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Feature


The events of the film take place approximately five years after those of Resident Evil: Apocalypse. The T-Virus has virtually eradicated all life on Earth, be it plant, animal or human, and the planet is now a little more than a desert wasteland. Hoards of flesh-hungry zombies roam the land seeking out the last few survivors, who themselves are engaged in a never-ending search for food, water and other essential supplies.

 Resident Evil: Extinction
Enter our heroine, Alice (Milla Jovovich), who has been genetically altered by the nefarious Umbrella Corporation and imbued with super-human strength, reflexes and psionic powers. Alice joins forces with a rag-tag group of survivors led by Claire Redfield (Ali Larter)—including old friends Carlos Olivera (Oded Fehr) and L.J. (Mike Epps), and new acquaintances K-Mart (Spencer Locke) and Nurse Betty (Ashanti)—to find a cure for the T-Virus and bring Umbrella to its knees.

What follows owes more than a little to Mad Max and George Romero's zombie flicks, but never manages to reach the standards set by the best films in those franchises. Key characters from the previous film are conspicuous by their absence, with only a single throwaway line devoted to the intervening years between Resident Evil: Apocalypse and Extinction. Spunky sidekicks like Jill Valentine and Rain Ocampo give way to the decidedly dull Claire Redfield, leaving Alice as the only strong female presence in the film (actually, the only strong presence of either gender).

Jovovich is certainly pretty to look at and makes a convincing enough female action hero, but unfortunately her turn isn't enough to save the film from mediocrity. Don't get me wrong, I like action films, but I expect them to have at least a tiny bit of character development. Why should I care if a bunch of people I know nothing about get chomped to death by the undead? Resident Evil: Extinction is nothing more than a series of set-pieces strung together by a paper-thin plot, which just doesn't do it for me I'm afraid. Still, it's reassuring to know that even the apocalypse won't be enough to stem the flow of Sony Ericsson mobiles and Vaio laptops (yes, there's plenty of product placement).

 Resident Evil: Extinction

Video


Resident Evil: Extinction is presented in its theatrical aspect ratio of 2.40:1 and encoded at 1080p. Of the three or four high-definition titles I've reviewed so far this film is the most recent theatrical release, so I was expecting nothing short of greatness from the transfer. I actually had the dubious pleasure of watching the film at the cinema, so I can be fairly certain that this Blu-ray release retains the original look of the picture, which means a bleached out appearance with pumped-up contrast and a muted, earthy colour palette that intensifies the look of the harsh desert environments.

Things remain impressive even when the action switches to the dark confines of a subterranean facility, with solid black levels and nicely defined shadow detail. Some light film grain is evident, but no more than it should be, and the transfer remains sharp and detailed throughout. To be honest there really isn't much to criticise here, apart from some slight shimmering in a couple of exterior shots and the rather strange 'digital airbrushing' of Milla Jovovich's face (she looks like a waxwork). However, these things are so minor they're hardly worth mentioning and certainly don't detract from what is a very impressive Blu-ray presentation.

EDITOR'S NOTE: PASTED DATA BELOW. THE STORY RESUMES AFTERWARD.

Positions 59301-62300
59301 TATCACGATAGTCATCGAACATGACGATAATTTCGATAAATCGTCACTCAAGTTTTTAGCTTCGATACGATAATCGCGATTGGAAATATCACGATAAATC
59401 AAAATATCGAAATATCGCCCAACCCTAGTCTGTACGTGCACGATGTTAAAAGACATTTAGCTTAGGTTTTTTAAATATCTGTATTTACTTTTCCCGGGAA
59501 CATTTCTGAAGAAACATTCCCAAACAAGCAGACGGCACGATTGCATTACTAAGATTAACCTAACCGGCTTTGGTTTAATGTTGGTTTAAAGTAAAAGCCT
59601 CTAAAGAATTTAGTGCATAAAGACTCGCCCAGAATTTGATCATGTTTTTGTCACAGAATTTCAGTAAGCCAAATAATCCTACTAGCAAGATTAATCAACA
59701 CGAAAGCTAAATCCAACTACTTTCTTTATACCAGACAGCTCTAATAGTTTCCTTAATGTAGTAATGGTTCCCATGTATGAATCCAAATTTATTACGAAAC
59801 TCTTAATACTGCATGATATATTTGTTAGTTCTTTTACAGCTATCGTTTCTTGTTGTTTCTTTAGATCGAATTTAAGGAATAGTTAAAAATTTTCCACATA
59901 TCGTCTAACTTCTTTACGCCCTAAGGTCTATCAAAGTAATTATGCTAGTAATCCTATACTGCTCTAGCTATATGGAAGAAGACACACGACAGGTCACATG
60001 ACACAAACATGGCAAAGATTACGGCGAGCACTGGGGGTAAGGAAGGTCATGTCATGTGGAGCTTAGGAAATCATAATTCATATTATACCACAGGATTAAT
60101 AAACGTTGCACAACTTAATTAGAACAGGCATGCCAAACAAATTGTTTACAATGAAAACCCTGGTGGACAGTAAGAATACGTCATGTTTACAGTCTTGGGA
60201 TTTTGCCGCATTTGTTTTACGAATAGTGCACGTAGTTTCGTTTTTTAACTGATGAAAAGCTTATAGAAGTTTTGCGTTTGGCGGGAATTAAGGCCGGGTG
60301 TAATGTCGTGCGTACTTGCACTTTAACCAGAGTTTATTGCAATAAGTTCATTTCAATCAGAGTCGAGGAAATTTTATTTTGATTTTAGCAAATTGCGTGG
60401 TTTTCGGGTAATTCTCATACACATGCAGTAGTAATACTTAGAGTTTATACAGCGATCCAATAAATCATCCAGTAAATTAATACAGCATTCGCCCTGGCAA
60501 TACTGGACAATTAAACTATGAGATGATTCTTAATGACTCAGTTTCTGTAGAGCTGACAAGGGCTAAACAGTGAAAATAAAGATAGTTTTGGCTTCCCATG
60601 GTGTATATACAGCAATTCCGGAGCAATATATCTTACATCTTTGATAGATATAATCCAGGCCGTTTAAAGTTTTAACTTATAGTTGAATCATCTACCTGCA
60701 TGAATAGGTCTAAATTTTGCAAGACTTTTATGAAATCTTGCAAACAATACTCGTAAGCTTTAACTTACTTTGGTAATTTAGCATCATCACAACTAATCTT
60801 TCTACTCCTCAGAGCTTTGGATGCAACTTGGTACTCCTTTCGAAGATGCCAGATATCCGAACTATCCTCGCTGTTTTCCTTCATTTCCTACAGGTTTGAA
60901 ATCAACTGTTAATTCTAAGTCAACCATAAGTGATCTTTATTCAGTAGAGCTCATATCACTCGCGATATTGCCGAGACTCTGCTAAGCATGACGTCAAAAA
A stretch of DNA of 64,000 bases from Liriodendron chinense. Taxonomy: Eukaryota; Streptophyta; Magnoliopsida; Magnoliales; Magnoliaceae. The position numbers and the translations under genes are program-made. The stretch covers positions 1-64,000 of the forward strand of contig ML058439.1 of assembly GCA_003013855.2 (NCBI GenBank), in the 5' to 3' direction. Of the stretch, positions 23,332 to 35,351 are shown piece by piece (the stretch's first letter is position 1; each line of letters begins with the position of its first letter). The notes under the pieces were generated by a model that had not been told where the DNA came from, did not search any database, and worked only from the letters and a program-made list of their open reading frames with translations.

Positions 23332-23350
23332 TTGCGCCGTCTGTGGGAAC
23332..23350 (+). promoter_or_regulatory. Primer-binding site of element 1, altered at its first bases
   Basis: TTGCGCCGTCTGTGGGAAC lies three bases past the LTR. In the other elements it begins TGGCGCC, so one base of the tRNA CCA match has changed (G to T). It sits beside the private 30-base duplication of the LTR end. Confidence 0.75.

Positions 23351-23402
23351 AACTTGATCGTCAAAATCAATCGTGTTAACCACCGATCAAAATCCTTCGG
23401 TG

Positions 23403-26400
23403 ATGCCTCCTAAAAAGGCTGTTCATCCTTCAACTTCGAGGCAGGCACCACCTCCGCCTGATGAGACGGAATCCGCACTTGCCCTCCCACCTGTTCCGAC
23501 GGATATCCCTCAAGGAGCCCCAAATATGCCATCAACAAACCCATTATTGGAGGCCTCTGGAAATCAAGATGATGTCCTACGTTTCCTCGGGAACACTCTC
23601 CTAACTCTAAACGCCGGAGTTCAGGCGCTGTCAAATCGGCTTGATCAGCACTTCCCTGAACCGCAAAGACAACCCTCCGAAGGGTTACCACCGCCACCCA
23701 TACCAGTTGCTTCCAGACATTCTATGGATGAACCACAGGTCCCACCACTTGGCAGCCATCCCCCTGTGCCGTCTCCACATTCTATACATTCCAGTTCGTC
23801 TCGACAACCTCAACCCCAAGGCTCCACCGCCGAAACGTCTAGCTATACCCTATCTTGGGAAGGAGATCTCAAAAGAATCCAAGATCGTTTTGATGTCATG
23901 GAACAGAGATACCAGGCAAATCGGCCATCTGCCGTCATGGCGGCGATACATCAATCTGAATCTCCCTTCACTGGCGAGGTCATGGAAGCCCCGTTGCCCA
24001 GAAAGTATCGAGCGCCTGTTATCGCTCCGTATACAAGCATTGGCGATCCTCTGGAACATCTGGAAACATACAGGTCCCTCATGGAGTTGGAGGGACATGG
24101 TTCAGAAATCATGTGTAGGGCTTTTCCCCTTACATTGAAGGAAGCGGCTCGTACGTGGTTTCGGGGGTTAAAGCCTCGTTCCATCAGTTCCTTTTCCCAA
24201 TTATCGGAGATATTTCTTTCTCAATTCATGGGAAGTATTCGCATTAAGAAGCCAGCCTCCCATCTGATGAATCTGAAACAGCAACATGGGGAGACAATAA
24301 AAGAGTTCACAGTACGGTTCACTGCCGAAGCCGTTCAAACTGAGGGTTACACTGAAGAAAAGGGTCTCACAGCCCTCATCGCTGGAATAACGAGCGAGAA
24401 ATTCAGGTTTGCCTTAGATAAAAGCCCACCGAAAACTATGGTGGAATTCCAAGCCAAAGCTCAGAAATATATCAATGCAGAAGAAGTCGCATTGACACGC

This is also a good time to mention the visual effects, which are a step up from previous instalments (if memory serves). The zombie make-up is suitably disgusting, especially because the creatures in this film are in an advanced state of decomposition compared to those in parts one and two. The zombie dogs are also back, looking as gross as ever. CGI is competent for the most part, although it does go a bit wobbly when a mutated Dr. Isaacs makes an appearance as Tyrant. Still, it's generally of a higher quality than previously seen in the franchise, so I've no real complaints.

 Resident Evil: Extinction

Audio


The primary audio track on the disc is an English Dolby TrueHD 5.1 affair, which continues Sony's shift from space-hungry uncompressed PCM audio to compressed, lossless audio. I'm glad that the studio seems to have opted for TrueHD rather than DTS-HD Master Audio on the majority of their titles, for the simple fact that more players can internally decode the Dolby variant. Both formats are lossless, so there shouldn't be any reason to stir up the old Dolby vs. DTS debate on this occasion.

The track itself is very impressive, with clear, focussed dialogue and some excellent use of the discrete channels. There are plenty of ambient effects used to build tension during some of the scarier moments (if scary is the right word), but it's during the heavier action that it really delivers. There's plenty of 'oomph' from the sub as guns are fired and things blow up, but my favourite moment has to be when the heroes' convoy is surround by a flock of zombie crows that fly around the soundstage, squawking and pecking at anything that moves—I really felt like I was in the middle of an all-enveloping attack. What really struck me was the crystal clarity of the audio, which is a definite step up from the other discs I've reviewed so far (on either format).

Before I forget, I should probably mention the dissonant industrial score by Nine Inch Nails collaborator Charlie Clouser, which compliments the post-apocalyptic look of the film nicely. Interestingly enough, Anderson mentions something about the original composer leaving the project shortly before completion. A bit of Googling reveals that composer to be none other than Tyler Bates, but the reasons for his departure are not explored. Perhaps he couldn't steal any suitable music.

 Resident Evil: Extinction

Extras


The bonus material on the disc utilises some BD-J (Blu-ray Java) content, which tends to give current standalone players some trouble. Resident Evil: Extinction takes around a minute-and-a-half to load, which is fairly respectable given that my other BD-J titles take between two and three minutes, but the load times are much longer than I'm used to with HD DVD. Whether things will improve with later players using the new Blu-ray profiles (Bonus View and BD Live) remains to be seen.